Recollections of the Twiggs surrender.
Early in December, 1860, a rumor reached San Antonio, Texas
, that Captain John R. Baylor
, well known throughout the State
, was organizing a company of one thousand men for a buffalo-hunt.1
As Captain Baylor
's secession sentiments were well known, this was believed to be a mere pretense, and his real design to be to surprise and seize the arsenal in San Antonio
, in time to prevent any resistance on the part of the United States
, should Texas
go out of the Union
The Union citizens, alarmed lest the few soldiers stationed there should prove insufficient, appealed to General David E. Twiggs
, then commanding the Department of
A Texas Ranger from an ambrotype.|
, to increase the force.
He accordingly furnished several hundred men, consisting of Knights of the Golden Circle
(a secret secession organization), the Alamo Rifles, two other citizen companies, and an Irish and a German company.
This quieted apprehension for a time, but in January these troops were quietly withdrawn.
At this time General Twiggs
's loyalty to the United States Government began to be questioned, as he was known to be often in consultation with prominent secessionists, some of them ladies.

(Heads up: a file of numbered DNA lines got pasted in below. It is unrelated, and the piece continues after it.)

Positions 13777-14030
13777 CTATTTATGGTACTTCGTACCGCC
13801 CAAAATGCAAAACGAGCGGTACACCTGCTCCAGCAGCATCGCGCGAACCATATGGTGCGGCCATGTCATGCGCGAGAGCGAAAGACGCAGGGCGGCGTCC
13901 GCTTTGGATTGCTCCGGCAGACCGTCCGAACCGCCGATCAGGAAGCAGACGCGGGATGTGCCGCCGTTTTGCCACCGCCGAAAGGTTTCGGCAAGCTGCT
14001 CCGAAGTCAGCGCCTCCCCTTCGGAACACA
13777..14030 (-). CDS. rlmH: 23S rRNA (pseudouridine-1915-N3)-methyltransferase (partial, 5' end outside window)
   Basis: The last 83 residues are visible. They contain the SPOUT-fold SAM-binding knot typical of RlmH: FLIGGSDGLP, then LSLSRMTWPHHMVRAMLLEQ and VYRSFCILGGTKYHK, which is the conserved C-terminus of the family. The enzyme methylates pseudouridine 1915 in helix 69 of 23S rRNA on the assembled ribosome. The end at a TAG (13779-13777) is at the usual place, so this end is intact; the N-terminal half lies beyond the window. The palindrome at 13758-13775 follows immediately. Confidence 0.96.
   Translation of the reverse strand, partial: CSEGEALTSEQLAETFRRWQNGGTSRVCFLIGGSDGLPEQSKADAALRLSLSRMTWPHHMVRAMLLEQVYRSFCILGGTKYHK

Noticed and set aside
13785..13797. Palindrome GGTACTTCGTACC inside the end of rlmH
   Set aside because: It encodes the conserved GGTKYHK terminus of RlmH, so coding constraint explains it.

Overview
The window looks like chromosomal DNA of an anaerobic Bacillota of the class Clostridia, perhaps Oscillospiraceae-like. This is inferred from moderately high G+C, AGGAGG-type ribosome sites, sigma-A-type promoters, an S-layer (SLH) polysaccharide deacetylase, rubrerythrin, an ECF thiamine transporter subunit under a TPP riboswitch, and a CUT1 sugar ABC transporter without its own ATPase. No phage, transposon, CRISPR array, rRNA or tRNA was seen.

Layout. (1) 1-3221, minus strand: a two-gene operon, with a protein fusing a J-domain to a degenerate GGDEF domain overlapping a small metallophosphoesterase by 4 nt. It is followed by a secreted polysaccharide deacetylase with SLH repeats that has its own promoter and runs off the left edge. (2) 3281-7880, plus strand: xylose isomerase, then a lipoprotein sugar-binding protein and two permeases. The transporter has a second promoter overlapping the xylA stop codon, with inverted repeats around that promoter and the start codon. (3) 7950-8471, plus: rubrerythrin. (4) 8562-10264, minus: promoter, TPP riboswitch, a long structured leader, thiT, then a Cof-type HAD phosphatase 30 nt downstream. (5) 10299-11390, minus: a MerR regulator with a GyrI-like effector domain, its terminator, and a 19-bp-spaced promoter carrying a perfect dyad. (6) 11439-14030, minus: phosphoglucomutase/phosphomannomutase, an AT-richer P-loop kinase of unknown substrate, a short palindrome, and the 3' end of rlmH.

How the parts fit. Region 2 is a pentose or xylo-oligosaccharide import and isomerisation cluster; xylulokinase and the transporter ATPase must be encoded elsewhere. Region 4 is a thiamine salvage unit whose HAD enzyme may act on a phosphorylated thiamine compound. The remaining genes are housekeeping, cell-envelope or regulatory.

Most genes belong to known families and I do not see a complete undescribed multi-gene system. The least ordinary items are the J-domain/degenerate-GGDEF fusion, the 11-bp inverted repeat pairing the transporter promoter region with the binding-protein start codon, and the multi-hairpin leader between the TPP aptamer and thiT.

Toward the end of January the Union
men again appealed to General Twiggs
, but nothing was accomplished, whereupon they armed themselves, waiting with undefined dread for the next move.
Meanwhile no one trusted his neighbor, since spies and informers abounded, and to add to the terror, there were fears of insurrection among the negroes, some of whom were arrested; while all of them were forbidden to walk or talk together on the streets, or to assemble as they had been accustomed to do.
Late in January was held the election for delegates to a State convention which should consider the question of secession.
Women vied with each other in distributing the little yellow ballots, on which were printed in large type, “For secession,” or “Against secession.”
Many an ignorant Mexican
received instructions that the ballot “with the longest words” was the right one.
The carteros from New Mexico
, who were in town with their wagon-trains, were bought by the secessionists, and some were known to have voted three times.
It was well known that the Federal civil officers
were loyal; the French
citizens were emphatically so; and
yet against the will of the people, “by superior political diplomacy,” secession triumphed in San Antonio
by a small majority.
Many Germans gave up their business and left the town, taking refuge in New Braunfels, 31 miles away.